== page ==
My own depression began when I was 15. And it just stemmed from me being only slightly shy and a little reserved. Since I wasn't as outgoing as the other kids, random gungho teachers would try to latch on to me and say things like "I think you're depressed. Were you ever molested, I had a student once who was and she was just like you". To which I would reply "No, why do you ask?" And then they'd insist that my reserved nature meant that I was. No matter what I said, they didn't listen. With people impying things like this I eventually became more shy because I felt like I was some kind of freak of nature. It made me think "I were 'normal' they wouldn't be bothering me".

    Once the idea that I was not "normal" planted itself in my mind, It all went downhill from there, very quickly. It's very easy to convince yourself that you're not worthy if you believe that you are somehow "different" than everyone else. Especially when you're so young.

    At the time I felt like the everyone was against me. But in hindsight, It was only a select bunch. The head was one particular teacher I had. She'd even pull me out of class, which only heighted my "I'm a freak" feelings since no one else got pulled out of class and asked strange questions. She'd send me to the school counselor, and even the counselor knew that the strange things my teachers kept impling were false. But the counselor could only send me back to class. I couldn't transfer out of the classes because my school had a shortage of teachers. My days were filled with me constantly trying to not be noticed, Since whenever ever I got noticed, it only ended in me being treated "differently", than say the girl or guy who sat behind me.

    By the time I was in 10th grade my problems were basically solved, I was out of all the classes that had crazy teachers. I had many friends and acquainces. I was in advanced classes (which I absolutely loved). I trusted the counselors and admins because they did try their best to help against the crazy teachers. I started selling mix cd's that I made to my classmates (I couldn't help myself, I'm a good sales woman).
    I made a hefty buck so I didn't even need to asked my parents for any kind of "allowance".

    But my feelings of being "different" just continued to get worse.

    The day came when I was going to down a bottle of sleeping pills with some alcohol I had found, but I didn't. I still don't know why. But I am glad I didn't, I like life, I like me. Not being "normal" doesn't bother me so much anymore . Screw being normal, "normal" people are the same people who nowadays come up to me and confess that they admire me. I guess being 'normal' isn't all that great.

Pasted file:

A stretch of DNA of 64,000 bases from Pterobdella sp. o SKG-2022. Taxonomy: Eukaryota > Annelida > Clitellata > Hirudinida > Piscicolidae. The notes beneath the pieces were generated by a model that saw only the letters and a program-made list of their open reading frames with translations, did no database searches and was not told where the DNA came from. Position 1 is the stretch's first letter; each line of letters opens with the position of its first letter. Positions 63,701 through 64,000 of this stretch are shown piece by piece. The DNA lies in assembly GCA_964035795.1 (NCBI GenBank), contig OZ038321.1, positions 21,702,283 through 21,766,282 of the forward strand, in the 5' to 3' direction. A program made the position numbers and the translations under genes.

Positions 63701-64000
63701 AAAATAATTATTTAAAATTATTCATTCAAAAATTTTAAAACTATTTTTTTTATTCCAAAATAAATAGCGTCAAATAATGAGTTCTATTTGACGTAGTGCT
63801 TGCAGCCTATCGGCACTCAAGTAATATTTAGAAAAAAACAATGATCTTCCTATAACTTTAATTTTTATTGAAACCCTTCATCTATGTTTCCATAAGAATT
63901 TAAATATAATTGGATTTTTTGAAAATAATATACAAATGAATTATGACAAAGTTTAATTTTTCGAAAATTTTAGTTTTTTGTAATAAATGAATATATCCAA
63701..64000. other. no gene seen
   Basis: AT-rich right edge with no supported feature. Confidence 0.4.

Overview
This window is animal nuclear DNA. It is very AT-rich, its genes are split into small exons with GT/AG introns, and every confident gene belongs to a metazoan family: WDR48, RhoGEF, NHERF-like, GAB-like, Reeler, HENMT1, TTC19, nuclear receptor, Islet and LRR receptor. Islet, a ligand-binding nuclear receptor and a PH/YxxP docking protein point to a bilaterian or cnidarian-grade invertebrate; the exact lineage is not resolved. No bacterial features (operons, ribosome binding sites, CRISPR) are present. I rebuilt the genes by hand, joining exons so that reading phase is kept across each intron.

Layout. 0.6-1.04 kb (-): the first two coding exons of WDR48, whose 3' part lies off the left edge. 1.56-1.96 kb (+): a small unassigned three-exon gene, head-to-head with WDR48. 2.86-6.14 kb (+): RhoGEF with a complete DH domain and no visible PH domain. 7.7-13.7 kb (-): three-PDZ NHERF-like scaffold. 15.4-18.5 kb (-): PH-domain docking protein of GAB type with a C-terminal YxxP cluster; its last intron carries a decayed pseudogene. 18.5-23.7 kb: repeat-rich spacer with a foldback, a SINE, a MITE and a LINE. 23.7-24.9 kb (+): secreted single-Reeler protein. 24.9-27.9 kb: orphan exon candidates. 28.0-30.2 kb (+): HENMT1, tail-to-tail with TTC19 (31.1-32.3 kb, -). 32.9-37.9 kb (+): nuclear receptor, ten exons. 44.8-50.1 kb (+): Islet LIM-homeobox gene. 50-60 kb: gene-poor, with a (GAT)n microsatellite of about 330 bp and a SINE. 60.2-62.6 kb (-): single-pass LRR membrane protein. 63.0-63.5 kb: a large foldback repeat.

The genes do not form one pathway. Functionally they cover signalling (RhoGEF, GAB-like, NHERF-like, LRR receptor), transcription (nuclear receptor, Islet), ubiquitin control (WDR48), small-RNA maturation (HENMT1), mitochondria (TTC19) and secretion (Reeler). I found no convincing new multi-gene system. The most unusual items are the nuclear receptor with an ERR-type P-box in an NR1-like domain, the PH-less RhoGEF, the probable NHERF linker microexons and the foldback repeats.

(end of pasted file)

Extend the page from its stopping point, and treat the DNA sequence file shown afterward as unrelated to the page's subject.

Suicide isn't worth it. It's a long hard road to happiness but you can be happy.

    I don't blame them but one day I'd like to find those teachers and ask them a few questions, Because I wasn't THAT shy.

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    Well its gotten to the point where I don't care about my life anymore. I don't care about how I look, etc.

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    Hang in there GCL. As bad as you may feel, there are better days ahead.

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    Quote Originally Posted by GoldCoinLover
    Well its gotten to the point where I don't care about my life anymore. I don't care about how I look, etc.
    It's kind of hard to get a sense of what might really be going on from what you've written so far, GCL, but since it more of less appears like you're on a downward slide I'm just wondering are you on any medication for the depression right now ? And have you started seeing another therapist ? The thing that strikes me as odd is how much you say you have 'found your passion' in Japanese (of course if making the computer the whole of your existance is enough to self-inflicted scar anyone indefinately ) but at the same time the mental and emotional sides of your life apparently just keep getting worse and worse. Sow what gives this time ? what's up with that?